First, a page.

My thoughts were tied to the book fair I am running this week. This is a fundraiser for the media center and while I do promote it with the premise of getting books into kids hands, the real reason why I do it is MONEY - yes MONEY. The book fair is every school librarians nightmare, dealing with parents, dealing with crying kids who break your heart, dealing with money (I had a kid today purchase $56 worth of books, only 45 in ones and the rest was in pennies, dimes and nickles!) but the money is our motivating factor. With school budgets getting tighter every year I fear that I will have no money to spend on library books and other materials in the coming years, the money I make from book fair will help me out. This year the money I make will go toward three author visits that I have scheduled - and I am SO excited to be able to offer my students this - I STILL have kids who ask me about our author visits from last year (and even yesterday I had to explain to a 2nd grader why Coleen Salley would not be coming back to our school this year).
So with that in mind, I have started targeting the parents in my school (I am in a fairly middle class school, we do have a reduced/free lunch population that is growing, but for the most part we are in a pretty middle class area) to use the book fair to purchase gifts for the holidays.
But the question I get asked the most is "What do you think Johnny would like, he's in second grade and is an ADVANCED reader?" (ah, aren't they all advanced readers!)
I have learned through the years, not so much from my job, but from my own children that reading material is such a subjective thing and even if Johnny loves to play baseball, baseball fiction books might not get him excited about reading. I find that younger children are easier to buy for than older children. I do ask if they know the last book the child they are buying for read and then I might find similar books. I might ask what the child is interested in and find a non-fiction book about that subject. Very often, I suggest giving a child a favorite book from their childhood. While the recipient might not find it THEIR favorite book, kids to do get a kick out of reading books that their parents or relatives or even teachers enjoyed when we were their age.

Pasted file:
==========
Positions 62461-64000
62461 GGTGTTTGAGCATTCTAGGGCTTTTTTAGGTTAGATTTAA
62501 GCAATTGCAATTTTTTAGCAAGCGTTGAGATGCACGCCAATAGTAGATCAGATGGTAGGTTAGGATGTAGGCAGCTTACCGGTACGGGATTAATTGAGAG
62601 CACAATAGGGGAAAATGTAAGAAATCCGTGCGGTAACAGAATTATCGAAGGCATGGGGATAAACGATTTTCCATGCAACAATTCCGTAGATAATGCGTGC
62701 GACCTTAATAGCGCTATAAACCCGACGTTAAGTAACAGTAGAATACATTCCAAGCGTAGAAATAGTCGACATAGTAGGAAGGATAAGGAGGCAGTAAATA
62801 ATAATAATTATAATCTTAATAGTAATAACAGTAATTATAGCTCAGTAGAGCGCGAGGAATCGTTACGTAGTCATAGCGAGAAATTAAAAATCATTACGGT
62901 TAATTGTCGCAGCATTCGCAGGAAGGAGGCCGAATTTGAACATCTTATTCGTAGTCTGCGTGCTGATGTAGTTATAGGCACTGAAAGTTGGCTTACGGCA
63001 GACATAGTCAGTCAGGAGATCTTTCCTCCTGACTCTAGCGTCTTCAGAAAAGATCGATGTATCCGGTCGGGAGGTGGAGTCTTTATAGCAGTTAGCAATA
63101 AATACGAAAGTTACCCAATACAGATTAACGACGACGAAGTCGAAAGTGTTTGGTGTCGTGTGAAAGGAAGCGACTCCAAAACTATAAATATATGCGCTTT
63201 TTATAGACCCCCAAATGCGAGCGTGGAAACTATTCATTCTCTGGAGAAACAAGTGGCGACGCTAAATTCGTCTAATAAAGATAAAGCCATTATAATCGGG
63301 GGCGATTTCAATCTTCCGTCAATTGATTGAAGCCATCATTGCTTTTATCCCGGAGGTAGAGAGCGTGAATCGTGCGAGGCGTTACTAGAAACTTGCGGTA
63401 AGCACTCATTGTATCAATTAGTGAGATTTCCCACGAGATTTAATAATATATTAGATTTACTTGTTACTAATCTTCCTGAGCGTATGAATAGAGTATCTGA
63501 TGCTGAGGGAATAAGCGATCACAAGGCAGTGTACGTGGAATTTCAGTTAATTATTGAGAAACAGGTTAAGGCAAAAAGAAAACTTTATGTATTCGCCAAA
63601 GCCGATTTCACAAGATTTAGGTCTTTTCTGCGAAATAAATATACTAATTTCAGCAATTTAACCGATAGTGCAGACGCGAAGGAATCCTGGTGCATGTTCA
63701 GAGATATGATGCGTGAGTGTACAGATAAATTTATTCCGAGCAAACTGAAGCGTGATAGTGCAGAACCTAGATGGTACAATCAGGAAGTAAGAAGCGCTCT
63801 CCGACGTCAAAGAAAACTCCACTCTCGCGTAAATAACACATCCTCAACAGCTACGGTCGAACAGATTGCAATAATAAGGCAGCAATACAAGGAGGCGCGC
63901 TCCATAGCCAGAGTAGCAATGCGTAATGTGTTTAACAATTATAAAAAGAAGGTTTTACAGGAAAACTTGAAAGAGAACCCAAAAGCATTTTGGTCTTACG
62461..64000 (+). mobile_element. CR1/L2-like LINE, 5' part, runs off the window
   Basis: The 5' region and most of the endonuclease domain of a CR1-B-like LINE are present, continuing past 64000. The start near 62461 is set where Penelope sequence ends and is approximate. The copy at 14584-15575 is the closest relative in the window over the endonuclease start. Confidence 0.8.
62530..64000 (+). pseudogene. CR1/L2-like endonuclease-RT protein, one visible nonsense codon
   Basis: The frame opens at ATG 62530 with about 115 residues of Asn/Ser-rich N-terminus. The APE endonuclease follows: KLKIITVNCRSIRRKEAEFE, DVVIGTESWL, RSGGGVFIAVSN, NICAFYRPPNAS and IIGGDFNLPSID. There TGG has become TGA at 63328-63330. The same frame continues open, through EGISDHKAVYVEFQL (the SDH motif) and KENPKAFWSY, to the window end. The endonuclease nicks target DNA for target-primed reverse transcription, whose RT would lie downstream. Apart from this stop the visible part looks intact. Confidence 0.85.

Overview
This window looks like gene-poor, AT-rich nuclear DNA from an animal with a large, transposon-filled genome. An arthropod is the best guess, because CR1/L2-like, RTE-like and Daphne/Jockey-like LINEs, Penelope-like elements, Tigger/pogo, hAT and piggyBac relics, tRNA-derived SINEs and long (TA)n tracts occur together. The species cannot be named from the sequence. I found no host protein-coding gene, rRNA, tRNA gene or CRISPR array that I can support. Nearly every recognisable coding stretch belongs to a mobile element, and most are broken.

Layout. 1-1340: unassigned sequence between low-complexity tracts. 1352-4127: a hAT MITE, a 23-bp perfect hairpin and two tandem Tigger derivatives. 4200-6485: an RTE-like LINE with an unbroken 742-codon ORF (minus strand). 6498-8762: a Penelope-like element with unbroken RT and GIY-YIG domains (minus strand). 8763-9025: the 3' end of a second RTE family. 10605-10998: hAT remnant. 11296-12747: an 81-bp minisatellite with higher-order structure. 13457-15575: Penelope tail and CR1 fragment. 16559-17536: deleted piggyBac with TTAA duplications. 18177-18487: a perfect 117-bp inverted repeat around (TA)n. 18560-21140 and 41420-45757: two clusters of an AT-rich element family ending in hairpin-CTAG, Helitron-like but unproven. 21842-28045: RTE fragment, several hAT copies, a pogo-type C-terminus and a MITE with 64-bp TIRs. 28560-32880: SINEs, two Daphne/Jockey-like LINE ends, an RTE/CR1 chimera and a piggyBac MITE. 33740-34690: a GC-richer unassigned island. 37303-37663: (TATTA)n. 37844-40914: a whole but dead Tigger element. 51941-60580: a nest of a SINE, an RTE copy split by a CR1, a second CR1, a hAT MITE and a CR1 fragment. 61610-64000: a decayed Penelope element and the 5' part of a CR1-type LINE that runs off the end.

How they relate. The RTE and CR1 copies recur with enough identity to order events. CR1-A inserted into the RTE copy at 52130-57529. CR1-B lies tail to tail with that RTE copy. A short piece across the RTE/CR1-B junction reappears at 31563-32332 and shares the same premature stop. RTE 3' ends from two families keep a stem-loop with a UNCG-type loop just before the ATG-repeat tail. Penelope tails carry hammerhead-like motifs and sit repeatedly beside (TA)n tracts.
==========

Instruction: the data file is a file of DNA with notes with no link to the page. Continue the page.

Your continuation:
I love to tell people to start a book giving tradition. I know some families that have a night of Hanukkah be book night, or they give a new Christmas themed book to a family/child every Christmas (I do this). I am lucky enough to get to meet many authors throughout the year and I always buy a signed book for my nieces, sometimes even including a picture of the author and myself along with the book (I do this for my own children too, but many times at least one of my kids is with me when I meet authors).
Like Jen says in her post, more important that GIVING a child a book is to READ the book to them/with them, even older kids enjoy being read to. So while the hectic pace of the holidays starts to take hold, take a night to read a book with your kids (or a child in your life), that is the real gift of the season.